Rocky Harbour is another unique operation. Their aquatic centre is within Parks Canada jurisdiction. It is a seasonal operation coinciding with the summer seasonal operation of the National Park.

A similar seasonal operation exists in St. Anthony. It is a pool solely operated and maintained by the Town of St. Anthony open only during the summer.

The pool in Wabush is a year-round operation. However, town officials are struggling financially since the closure of the mine. The annual subsidy for the pool is in the $900,000 range. Currently, Labrador City, which had contributed financially in the past, has disputed their share of the cost of the pool in Wabush. This pool is the only available pool in the area with, according to Wabush town officials, Labrador City residents being the heaviest users.

The Deer Lake pool is considered a regional facility but not in the manner that Stephenville operates. The regional designation was a condition in the initial construction of shared funding with one third split for federal, provincial and municipal dollars. Ownership and operations are solely the responsibility of the Town of Deer Lake. The year-round operation has a large catchment range encompassing many communities east, west, and north of the town. There is no regional agreement. Deer Lake residents in 2017 picked up the annual subsidy nearing $160,000.

The pools in Grand Falls and Marystown are both owned and subsidized by their respective communities. However, both are operated through contracts with the YMCA. These recreation facilities, housing more than pools, operate year-round on a membership and drop-in fee structure. Programs such as swimming lessons are limited to members. For Marystown, surrounded by many communities with similar geographic, economic and demographic factors, providing the only swimming facility with an annual subsidy of $500,000 presents challenges.

The same membership operation provided by the YMCA exists in Grand Falls. The town provides an annual grant of $25,000 to help with operations. Meanwhile, Grand Falls owns the building and picks up all capital costs associated with keeping the operation going. Recent successes by the Y in an expanded day care program resulted in a request to the town for an additional $140,000 to cover the annual electrical costs.

The pool in Carbonear is owned and operated by the town. All programs are open to the entire Trinity-Conception area. Everyone in the region, encompassing other communities, are subject to the same user fees and opportunities to register for programs. The annual subsidy paid by the Town of Carbonear runs above $300,000. Several years ago, the town decided to implement a Carbonear-first policy. Faced with a backlash from surrounding communities and realizing the demand from its own citizens was not enough to warrant such a move, a motion on preference and fees was rescinded.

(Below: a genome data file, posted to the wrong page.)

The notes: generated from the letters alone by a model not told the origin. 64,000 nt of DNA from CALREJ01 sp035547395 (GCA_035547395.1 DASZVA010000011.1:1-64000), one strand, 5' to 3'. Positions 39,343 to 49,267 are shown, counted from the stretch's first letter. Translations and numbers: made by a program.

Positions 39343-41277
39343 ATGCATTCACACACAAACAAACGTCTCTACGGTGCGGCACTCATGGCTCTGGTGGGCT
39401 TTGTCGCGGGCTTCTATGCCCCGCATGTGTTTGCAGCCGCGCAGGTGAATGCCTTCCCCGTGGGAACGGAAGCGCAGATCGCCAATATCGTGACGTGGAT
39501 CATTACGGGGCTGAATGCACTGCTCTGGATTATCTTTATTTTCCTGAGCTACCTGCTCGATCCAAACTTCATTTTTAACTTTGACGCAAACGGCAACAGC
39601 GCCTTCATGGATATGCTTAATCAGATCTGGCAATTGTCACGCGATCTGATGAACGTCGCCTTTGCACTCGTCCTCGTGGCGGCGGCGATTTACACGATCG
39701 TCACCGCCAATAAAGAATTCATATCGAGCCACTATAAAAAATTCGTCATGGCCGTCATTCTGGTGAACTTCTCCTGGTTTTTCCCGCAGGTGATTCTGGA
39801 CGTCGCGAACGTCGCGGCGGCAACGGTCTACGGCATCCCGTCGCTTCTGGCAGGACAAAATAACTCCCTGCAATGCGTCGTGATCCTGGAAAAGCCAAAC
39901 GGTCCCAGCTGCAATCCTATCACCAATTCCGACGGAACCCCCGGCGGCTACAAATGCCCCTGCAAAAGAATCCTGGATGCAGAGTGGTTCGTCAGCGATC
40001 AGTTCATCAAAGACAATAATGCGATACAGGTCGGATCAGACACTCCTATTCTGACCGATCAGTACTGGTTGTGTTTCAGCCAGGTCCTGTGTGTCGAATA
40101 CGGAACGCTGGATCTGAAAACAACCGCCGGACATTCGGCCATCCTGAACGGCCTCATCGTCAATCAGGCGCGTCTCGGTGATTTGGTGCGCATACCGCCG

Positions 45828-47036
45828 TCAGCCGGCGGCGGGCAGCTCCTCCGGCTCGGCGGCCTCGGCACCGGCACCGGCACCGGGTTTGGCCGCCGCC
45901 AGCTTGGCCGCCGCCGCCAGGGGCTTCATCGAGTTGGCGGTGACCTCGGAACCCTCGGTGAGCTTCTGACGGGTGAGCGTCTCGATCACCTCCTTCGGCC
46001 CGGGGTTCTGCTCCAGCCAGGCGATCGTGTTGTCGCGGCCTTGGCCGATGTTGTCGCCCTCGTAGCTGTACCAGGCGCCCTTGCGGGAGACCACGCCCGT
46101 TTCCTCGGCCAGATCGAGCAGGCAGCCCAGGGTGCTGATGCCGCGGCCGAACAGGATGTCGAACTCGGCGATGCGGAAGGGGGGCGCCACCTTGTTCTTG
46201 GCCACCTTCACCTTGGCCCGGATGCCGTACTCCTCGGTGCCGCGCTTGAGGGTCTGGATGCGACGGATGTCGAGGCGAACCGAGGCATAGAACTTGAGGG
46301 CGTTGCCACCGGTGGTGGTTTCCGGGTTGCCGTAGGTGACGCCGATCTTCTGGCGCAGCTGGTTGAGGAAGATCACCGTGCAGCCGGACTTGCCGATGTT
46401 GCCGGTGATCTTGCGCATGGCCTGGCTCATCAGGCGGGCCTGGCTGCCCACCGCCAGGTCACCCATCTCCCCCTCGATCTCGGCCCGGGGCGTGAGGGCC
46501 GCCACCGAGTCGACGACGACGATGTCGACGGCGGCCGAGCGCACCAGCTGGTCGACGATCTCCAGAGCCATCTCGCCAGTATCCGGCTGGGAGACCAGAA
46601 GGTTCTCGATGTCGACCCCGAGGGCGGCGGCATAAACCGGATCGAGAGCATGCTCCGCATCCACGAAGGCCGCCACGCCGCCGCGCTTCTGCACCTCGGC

Other communities, similar to Port aux Basques in size such as Clarenville, Bay Roberts, and Bonavista do not have community pools operating year-round. Clarenville’s pool is found in a local hotel. Bay Roberts has a pool operating only during the summer season. Bonavista does not have a pool but are in the process of constructing a splash pad. Its escalating construction costs are now in the $250,000 range. That is considerably lower when compared to the Town of Paradise where a new splash pad came in at over a million dollars excluding a pump house with all the components.

The reality of the cross-Newfoundland survey saw each jurisdiction as a having its differences. However, common denominators did surface. These were associated with high costs in construction, operation and maintenance. Pools by their very nature do not come cheap and are plagued with high maintenance costs. Like a vessel at sea, anything constantly immersed with water puts stressors on everything it needs to stay operational.

Another observation is despite pools being utilized by many communities in their respective regions, costs to maintain operations were unevenly shared.

While assigning a dollar value of a pool within a region may appear on the surface to be easy, in reality, it is not. The difficulty is determining a fee structure on how much each community should pay. It is a balancing act encompassing the reality of costs versus the value of having a pool within a community. There are always the immeasurable benefits to a town. For example, the spin offs from increased sales as a service sector cannot be ignored. As well, decisions by many families as to where they will live hinges heavily on health, education and recreation facilities. The community of Port aux Basques ranks high on all three. Doctors, dentists, teachers, and other professional services that benefit the entire region are attracted by the level of service in this area. All new residents attracted by, and creating services, bring positives to an area. Yes, communities such as Port aux Basques, Stephenville, Deer Lake and Marystown are struggling with increased recreation costs. This may be a bitter pill to swallow, but sometimes we must look at the bigger picture seeing the benefit of recreation as essential in our health, wellness and a region’s future.

All communities are struggling with diminishing resources. The challenge for municipal leaders is to find creative ways through regional collaboration to maintain facilities, promoting greater usage and have an entire region buy into it.